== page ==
I work in wood. But for years I’ve wanted to get into the machinist’s world too. A few months ago I “ran across” a 1950s Craftsman/Atlas lathe that I couldn’t resist. Until last week it sat in the shop waiting for me. Now after cleaning the lathe, doing minor repairs, watching hours of Youtube instructionals, poring over old manuals, and buying doo-dads, I’ve completed my first project. I’m pretty darned pleased.
It’s a tool gizmo, recognizable to piano technicians.
Piano wire coil winder
Piano wire coil winder
Craftsman/Atlas 12 inch lathe (1950s)
This morning I installed smoke detectors in the shop, which are interconnected with detectors in the house. Years of procrastination preceded this action, and the procrastination was coupled with a lack of product knowledge.
The house is modern, and has wired, battery-backup interconnected detectors. If one alarm goes off, they all do. For the shop, I wanted the same. It wouldn’t do any good to have a smoke detector going off in the shop while I was sleeping in the house! I had thought that interconnection would be challenging, as I knew a that all the house detectors were on a single circuit, with a common communication conductor.
After doing the research, though, I found that it is not complicated. I found battery operated detectors for the shop that can communicate via radio frequency with the detectors in the house. Thus they all become one interconnected system.
I ordered two Kidde RF-SM-DC detectors and one Kidde RF-SM-ACDC detector. I installed the RF-SM-ACDC unit in the house, replacing one of the original interconnected detectors there. For all three detectors, I simply set them up to communicate on the same radio channel. The two RF-SM-DC units were mounted in the shop. The new house unit connects the remote battery operated smoke detectors with the existing house system.
After years of procrastination, the issue was remedied in less than an hour with a screw driver and a set of instructions. I’m impressed, and will sleep well tonight.
I started the day with a sheet of plywood. I ended the day with a much needed and very useful shop fixture!
The past few days, the woodshop has been put to work on a project that is not a piano! In December we installed new hardwood flooring and planned that we would fabricate baseboard molding on our own. I favored a lighter contrasting wood, and my creative wife suggested a laminated baseboard with a walnut detail. I endorsed her idea despite the extra labor. I’m going to like it!
Here’s the flooring as completed in December:
Here’s the baseboard in process in the shop today:
It’s put together with poplar and walnut. With exposure to light, the poplar will darken. I’m looking forward to seeing it with some polyurethane finish.
I’ve refined the design of the tablesaw outfeed table to include details for the router table and jig storage. Some of the space will remain as cubby holes. Other space will be drawers.
Sketchup really helps!
We’re gearing up for deck building this summer. Sketchup has been invaluable as a design tool. Notes:
- Detached shade structure is sized for optimal shade through out the seasons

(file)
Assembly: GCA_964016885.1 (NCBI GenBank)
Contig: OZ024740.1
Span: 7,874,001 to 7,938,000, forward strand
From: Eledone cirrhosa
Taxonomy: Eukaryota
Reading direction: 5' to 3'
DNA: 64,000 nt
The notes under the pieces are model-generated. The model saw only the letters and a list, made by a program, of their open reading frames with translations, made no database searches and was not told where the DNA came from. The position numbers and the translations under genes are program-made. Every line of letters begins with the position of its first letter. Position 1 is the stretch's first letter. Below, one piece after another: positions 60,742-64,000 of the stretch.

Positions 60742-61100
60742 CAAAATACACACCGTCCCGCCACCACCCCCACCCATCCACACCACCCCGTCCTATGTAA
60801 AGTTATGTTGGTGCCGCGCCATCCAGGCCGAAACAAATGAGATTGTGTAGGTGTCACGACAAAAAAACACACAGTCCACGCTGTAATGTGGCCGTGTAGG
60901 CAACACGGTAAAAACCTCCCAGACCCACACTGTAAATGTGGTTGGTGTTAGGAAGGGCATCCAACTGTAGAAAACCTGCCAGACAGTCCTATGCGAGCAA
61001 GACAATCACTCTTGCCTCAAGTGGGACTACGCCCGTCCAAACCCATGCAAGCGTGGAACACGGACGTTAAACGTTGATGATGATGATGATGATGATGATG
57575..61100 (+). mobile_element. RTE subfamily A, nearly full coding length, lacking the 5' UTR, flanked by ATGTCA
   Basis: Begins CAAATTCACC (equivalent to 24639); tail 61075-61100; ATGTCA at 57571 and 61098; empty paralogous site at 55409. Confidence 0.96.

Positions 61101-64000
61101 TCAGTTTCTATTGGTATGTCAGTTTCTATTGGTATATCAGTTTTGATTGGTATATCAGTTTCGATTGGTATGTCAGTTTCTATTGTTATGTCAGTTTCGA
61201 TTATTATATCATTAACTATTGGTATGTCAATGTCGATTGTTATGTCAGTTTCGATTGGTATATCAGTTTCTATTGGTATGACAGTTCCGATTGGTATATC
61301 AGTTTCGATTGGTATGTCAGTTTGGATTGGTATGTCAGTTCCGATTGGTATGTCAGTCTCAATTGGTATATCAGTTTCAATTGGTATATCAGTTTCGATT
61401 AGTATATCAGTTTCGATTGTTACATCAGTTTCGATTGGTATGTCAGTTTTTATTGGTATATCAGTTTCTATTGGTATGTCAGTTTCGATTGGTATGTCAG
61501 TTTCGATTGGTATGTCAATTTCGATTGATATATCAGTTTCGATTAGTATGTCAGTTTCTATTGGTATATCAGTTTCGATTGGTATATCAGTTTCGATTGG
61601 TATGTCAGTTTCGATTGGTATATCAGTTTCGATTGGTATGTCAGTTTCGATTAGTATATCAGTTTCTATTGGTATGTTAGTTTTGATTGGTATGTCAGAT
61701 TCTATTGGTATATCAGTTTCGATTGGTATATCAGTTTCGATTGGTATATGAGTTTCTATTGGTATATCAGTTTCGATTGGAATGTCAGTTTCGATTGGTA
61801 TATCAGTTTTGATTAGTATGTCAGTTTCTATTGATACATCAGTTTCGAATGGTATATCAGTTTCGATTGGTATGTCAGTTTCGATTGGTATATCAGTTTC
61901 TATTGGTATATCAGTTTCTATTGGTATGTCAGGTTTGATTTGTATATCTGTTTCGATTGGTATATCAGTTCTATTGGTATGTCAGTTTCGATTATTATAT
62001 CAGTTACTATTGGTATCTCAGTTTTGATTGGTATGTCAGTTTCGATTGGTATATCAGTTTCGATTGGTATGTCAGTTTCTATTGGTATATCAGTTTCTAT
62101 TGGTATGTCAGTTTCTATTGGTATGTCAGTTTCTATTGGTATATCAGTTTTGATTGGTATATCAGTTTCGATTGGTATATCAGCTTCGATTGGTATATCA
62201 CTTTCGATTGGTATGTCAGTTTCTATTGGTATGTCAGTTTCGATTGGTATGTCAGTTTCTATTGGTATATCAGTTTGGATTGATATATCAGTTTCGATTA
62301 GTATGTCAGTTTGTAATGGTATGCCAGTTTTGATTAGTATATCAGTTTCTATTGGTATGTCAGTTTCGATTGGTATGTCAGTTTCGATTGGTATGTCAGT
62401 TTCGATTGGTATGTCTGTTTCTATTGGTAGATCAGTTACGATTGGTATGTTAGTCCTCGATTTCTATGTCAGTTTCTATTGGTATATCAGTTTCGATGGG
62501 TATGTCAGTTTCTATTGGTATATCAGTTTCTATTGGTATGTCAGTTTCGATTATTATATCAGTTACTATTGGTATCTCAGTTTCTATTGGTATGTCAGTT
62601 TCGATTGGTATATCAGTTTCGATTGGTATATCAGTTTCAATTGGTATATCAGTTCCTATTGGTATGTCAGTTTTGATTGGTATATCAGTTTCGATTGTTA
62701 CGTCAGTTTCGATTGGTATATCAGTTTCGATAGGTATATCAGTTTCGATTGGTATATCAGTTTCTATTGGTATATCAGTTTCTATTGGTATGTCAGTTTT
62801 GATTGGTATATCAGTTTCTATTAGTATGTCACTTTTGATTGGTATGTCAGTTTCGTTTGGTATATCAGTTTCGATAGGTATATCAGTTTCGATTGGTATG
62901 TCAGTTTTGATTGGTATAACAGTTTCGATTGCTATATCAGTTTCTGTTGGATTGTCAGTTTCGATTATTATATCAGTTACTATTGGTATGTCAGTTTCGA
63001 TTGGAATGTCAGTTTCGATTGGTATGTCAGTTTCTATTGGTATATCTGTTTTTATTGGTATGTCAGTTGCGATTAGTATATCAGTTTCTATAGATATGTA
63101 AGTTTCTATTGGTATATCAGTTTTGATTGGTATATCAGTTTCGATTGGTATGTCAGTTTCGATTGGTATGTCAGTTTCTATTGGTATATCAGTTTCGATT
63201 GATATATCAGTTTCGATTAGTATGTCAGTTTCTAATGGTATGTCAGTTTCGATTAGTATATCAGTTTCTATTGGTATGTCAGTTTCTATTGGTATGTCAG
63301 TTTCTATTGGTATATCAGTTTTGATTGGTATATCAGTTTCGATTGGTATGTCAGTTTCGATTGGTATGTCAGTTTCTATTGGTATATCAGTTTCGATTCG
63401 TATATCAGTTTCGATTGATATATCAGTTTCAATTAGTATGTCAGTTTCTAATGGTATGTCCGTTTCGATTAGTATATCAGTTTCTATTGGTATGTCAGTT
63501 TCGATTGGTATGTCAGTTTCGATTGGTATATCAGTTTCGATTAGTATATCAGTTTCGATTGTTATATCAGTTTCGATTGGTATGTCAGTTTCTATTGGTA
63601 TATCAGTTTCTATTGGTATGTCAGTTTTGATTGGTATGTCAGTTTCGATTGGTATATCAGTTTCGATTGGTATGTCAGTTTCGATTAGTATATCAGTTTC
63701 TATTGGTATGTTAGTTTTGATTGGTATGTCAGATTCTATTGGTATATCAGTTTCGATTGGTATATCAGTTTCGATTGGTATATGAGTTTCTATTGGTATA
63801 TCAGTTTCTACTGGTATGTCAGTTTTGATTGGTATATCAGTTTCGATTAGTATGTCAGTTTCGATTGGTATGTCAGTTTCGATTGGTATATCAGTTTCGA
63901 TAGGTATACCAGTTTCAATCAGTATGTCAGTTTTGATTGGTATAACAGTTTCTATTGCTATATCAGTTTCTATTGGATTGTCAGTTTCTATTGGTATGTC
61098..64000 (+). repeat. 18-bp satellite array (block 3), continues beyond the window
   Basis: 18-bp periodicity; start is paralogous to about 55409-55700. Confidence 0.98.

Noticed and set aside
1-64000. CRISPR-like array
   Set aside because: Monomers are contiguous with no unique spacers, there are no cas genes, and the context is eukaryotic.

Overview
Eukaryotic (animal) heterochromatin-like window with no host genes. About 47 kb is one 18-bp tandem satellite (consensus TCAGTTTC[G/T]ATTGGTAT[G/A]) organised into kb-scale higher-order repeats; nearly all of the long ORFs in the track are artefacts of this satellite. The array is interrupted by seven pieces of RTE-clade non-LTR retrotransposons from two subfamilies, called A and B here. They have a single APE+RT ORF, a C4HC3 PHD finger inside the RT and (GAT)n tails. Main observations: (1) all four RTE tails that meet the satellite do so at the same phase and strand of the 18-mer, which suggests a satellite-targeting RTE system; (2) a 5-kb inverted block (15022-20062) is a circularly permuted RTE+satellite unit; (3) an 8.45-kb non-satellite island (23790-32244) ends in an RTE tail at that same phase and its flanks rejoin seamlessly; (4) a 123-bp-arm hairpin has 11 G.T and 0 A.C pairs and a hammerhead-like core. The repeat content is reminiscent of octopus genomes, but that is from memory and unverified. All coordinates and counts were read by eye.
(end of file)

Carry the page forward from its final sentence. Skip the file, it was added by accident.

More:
- Shading material is planned to be cloth supported between the joists, with flexibility for rolling back
- Shade structure is to be steel because of the large spans
- Decking is to be hardwood for durability and beauty
- Hot tub? May be an item for 2015.
I recently took the time to re-learn Sketchup. I’m still inefficient with it, but its capability for joining conceptual drawing with accurate scaling is awesome. I really love it! Though I’ve played with it a number of times in the past, I think it’s finally in my toolbox.
Here’s the outfeed table I spent time designing last night. The over-hang on the right provides clearance for dust collection piping on table saw. Still coming in the design:
- router table inset
- storage for router and tablesaw accessories
When the neighbors built a white vinyl fence along the north property line a triangle of land was mostly fenced off and of little value for gardening. When I built the shop, I thought that space would be good for storing trailers. With the help of a fence along the property, I took the initiative to build a fence and gate. Given how time gets away, I actually got a bid from a contractor to put in a white vinyl fence with a 10-foot gate. When I saw the bid of $1500, I immediately re-thought the process. I thought I could build something pretty nice for less money. Given the price of high grade cedar, it wasn’t cheap but it wasn’t $1500.
Here’s the results of my efforts:
I recently decided to upgrade from the crude key leveling blocks I had been using, and enjoyed making these blocks.
Working with small pieces like this can be a wood working challenge. Here’s the techniques I used:
I selected a a good long piece of stock (I used walnut) and milled it to 9mm X 25mm. I cut a 4mm X 10 mm slot in each end of the stock with a vertical cut on the tablesaw. With long stock and a tall fence this can be a comfortable, safe operation. This could also be done nicely on the bandsaw. While the stock was still long, I bored the countersinks for the nuts and the concentric through bores for the bolts at the drill press. I bored the countersink slightly smaller than the cross dimension of the hex bolt, so that it could be tapped in for a snug fit. I bored the through hole slightly smaller than the threads of the bolt, so that the wood block would act as a locking mechanism on the bolt. After boring, I cross cut the ends of the long stock to form the 25mm X 30mm blocks. Finally, I secured the nut in the block with a bit of super glue. The bolt I used was a #8 machine screw.